2. I wish I heard sentiments like those expressed in this blog entry and in the comment above mine more often. I've had some more than unpleasant experiences with health professionals. Doctors (& etc.) need to recognize the rights and dignity of their patients, regardless of if that patient is a child, mentally ill, or anything else.

    (Note: I have a lot of respect for most doctors and other people in the health professions. I'm hoping to be a doctor one day myself. But, like with anything else, there are those few out there who are inconsiderate, irresponsible, and honestly a fucking disgrace.)

  3. This reminds me of my experiences teaching high school. We didn't do anything quite as drastic, physically, but we were still expected to keep the students in class and only let them out rarely to go to the bathroom or whatever. We had to force them to do work, so as not to set a bad example for the other students, force them to not access their phones, etc etc. And it makes sense, to an extent. If one person's doing it, everyone will think they can do it and then half the class won't pay attention, they'll do poorly on the end of course test, they'll fail, you'll have too many students who fail and potentially get punished, and the school will have too many students who fail and get punished.

    But I hated it. I wanted to let these 17 and 18 year olds who were having sex, driving cars, potentially serving in the military, making significant life choices decide when they could go to the goddamn bathroom. And that made me a bad teacher.

    As you say, there's no easy answer. But regardless of whether others will do the same after I quit, I just couldn't do it myself.

  4. This stuff is hard, as a mad person and a mad activist I struggle with it, I have problems with restraining anyone who isn't a dangerous to others. I realise this is a fairly extreme view and I struggle with it because I know that being implemented would probably lead to more deaths in the mental illness community.

    Another place this comes up is in family based treatment for anorexia which is fundamentally anti atonamy. From what I have read this has the best outcomes around but I flinch at the idea of taking power away.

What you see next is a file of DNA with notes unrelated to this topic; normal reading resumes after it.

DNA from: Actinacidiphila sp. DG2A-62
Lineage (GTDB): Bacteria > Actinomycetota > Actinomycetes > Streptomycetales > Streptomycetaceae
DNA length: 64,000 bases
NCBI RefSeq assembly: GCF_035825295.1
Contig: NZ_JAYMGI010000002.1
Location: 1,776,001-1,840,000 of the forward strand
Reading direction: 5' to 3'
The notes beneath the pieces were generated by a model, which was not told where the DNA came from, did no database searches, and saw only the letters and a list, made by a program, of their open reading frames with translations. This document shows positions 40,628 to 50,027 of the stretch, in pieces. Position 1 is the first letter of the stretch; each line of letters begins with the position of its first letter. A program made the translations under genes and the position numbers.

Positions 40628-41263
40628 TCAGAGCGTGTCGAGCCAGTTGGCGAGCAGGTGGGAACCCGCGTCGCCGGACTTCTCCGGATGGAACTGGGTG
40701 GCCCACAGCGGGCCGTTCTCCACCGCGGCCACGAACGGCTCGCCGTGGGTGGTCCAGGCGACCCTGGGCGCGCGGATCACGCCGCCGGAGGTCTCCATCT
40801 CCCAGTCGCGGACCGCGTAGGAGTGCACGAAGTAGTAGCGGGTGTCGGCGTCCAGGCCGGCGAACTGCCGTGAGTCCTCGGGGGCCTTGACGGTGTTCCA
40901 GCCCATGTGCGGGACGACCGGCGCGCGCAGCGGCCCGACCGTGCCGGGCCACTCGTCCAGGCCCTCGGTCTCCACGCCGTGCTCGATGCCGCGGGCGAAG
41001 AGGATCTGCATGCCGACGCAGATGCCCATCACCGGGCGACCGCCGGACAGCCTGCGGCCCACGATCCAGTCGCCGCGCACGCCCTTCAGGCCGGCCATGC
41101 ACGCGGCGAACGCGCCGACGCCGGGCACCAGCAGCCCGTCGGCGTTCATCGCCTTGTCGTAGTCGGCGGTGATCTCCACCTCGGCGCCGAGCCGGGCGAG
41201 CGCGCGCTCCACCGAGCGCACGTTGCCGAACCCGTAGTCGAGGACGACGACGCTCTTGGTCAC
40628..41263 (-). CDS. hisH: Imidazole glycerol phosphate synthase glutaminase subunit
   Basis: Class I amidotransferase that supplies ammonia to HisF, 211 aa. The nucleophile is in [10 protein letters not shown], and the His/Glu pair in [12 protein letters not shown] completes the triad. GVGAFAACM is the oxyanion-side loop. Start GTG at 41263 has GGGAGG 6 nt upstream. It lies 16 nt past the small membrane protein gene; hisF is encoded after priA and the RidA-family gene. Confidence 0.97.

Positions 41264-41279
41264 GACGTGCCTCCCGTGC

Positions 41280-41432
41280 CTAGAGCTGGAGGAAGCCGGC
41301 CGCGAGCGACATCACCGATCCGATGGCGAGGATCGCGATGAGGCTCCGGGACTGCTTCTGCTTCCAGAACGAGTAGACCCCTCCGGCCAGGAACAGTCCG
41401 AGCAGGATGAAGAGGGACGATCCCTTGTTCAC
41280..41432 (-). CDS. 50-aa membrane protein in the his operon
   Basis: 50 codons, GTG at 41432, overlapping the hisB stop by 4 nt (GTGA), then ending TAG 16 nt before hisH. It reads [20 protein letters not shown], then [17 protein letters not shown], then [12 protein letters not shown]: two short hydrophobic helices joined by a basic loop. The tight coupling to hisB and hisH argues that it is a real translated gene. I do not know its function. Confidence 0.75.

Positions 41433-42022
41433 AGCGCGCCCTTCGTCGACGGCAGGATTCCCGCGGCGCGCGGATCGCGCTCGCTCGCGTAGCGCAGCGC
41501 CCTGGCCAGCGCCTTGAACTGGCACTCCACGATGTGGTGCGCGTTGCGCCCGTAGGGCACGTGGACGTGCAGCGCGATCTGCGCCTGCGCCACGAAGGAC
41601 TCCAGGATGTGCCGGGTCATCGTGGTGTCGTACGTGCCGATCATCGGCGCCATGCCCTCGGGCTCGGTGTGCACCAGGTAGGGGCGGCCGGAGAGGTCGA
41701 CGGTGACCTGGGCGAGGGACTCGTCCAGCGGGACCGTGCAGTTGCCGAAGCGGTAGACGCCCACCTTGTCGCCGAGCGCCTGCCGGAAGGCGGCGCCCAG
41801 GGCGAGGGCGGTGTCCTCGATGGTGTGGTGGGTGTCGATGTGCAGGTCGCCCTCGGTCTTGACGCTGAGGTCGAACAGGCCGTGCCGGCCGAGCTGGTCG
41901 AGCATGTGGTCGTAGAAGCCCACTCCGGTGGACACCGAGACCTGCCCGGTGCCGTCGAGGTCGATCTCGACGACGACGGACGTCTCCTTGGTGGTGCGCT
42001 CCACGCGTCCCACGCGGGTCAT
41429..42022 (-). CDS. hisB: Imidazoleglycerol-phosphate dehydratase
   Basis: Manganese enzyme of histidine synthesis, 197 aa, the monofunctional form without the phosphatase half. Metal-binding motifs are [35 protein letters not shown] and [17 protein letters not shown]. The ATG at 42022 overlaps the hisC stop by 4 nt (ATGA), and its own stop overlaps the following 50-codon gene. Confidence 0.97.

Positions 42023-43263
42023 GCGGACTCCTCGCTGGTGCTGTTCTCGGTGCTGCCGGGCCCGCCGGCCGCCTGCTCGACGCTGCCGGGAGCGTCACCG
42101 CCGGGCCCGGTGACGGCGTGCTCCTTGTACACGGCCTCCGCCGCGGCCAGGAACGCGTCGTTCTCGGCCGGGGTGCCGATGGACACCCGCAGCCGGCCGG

5. "...keeping someone until their safety can be assured isn't kidnapping..."

    I think I agree with everything else here, including (especially) the many many nuances of it, but... I think this pretty much is kidnapping, even if it's Kidnapping For Good or something.

  6. I work in an intensive rehab facility (Level 4) for mentally ill, and my agency is zero-restraint. It pretty much touts "Don't touch, stay away and be safe!" Which is quite different from other agencies I've worked for.

    Many of my clients love going to the hospital because they get to dope up legally. What's spending a few days in a highly restrictive setting as long as you don't have to feel anything?

    Seriously though, I hate the stigma associated with the psych ward and the way patients are treated. As for what you have to deal with... it's exactly why I switched out of that field. Taking away someone's agency is just too much for me.

  7. Glad to hear you are the picture of health. It's a different experience being on the gurney and not beside it. And I think we all expect to face a few indignities and relinquish control in these situations.

    Nice hearing a medical perspective on it.

  8. June Clever - Good for you. Medical staff are at such a loss when people say "no"; usually they (we) aren't offended so much as baffled by the Impossible Paradox before their eyes. But the doctor ordered it, ma'am. A thing has to happen if it's an order.